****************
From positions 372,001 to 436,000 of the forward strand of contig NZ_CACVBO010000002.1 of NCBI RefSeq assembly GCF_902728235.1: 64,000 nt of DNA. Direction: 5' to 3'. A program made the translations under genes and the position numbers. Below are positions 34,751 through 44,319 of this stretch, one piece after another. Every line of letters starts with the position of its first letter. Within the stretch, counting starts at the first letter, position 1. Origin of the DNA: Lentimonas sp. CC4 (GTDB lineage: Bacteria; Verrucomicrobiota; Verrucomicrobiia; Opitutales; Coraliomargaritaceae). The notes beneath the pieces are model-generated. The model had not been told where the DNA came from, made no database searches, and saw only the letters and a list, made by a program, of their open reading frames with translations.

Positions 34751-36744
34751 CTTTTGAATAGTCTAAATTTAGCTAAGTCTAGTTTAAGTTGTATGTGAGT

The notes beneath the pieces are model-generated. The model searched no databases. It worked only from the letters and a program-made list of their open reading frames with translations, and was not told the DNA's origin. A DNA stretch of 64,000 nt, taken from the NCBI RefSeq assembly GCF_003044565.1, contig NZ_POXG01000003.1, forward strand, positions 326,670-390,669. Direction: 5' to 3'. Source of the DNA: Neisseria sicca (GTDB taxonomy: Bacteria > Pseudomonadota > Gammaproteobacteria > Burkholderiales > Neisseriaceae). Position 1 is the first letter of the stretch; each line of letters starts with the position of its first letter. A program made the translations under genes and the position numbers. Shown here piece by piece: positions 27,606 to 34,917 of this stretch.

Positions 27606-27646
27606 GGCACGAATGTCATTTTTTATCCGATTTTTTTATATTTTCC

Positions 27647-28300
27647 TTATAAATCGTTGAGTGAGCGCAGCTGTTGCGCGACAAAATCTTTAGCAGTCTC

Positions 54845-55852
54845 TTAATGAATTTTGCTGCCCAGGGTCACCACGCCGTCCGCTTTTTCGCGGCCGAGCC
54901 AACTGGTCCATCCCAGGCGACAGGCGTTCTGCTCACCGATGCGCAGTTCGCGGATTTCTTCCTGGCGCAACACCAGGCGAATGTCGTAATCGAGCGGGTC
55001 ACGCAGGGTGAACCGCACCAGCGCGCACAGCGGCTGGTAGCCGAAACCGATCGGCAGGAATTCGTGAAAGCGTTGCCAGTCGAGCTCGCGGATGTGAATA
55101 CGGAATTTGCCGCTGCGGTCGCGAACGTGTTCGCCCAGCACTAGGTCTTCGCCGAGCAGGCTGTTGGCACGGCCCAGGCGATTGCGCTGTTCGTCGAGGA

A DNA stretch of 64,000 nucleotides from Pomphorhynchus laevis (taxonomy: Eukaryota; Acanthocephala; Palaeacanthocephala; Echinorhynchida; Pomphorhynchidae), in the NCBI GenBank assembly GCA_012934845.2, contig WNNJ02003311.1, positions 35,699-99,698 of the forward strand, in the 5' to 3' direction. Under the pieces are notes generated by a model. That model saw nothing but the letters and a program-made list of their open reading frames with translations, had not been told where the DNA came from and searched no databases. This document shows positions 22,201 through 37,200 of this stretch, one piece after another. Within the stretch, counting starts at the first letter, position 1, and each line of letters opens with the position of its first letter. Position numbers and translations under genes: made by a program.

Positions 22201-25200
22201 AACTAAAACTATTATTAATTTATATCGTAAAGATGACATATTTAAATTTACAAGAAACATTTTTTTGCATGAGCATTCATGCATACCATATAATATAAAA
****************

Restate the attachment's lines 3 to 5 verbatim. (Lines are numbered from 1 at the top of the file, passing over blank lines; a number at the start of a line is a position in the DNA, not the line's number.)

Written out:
34751 CTTTTGAATAGTCTAAATTTAGCTAAGTCTAGTTTAAGTTGTATGTGAGT

The notes beneath the pieces are model-generated. The model searched no databases. It worked only from the letters and a program-made list of their open reading frames with translations, and was not told the DNA's origin. A DNA stretch of 64,000 nt, taken from the NCBI RefSeq assembly GCF_003044565.1, contig NZ_POXG01000003.1, forward strand, positions 326,670-390,669. Direction: 5' to 3'. Source of the DNA: Neisseria sicca (GTDB taxonomy: Bacteria > Pseudomonadota > Gammaproteobacteria > Burkholderiales > Neisseriaceae). Position 1 is the first letter of the stretch; each line of letters starts with the position of its first letter. A program made the translations under genes and the position numbers. Shown here piece by piece: positions 27,606 to 34,917 of this stretch.

Positions 27606-27646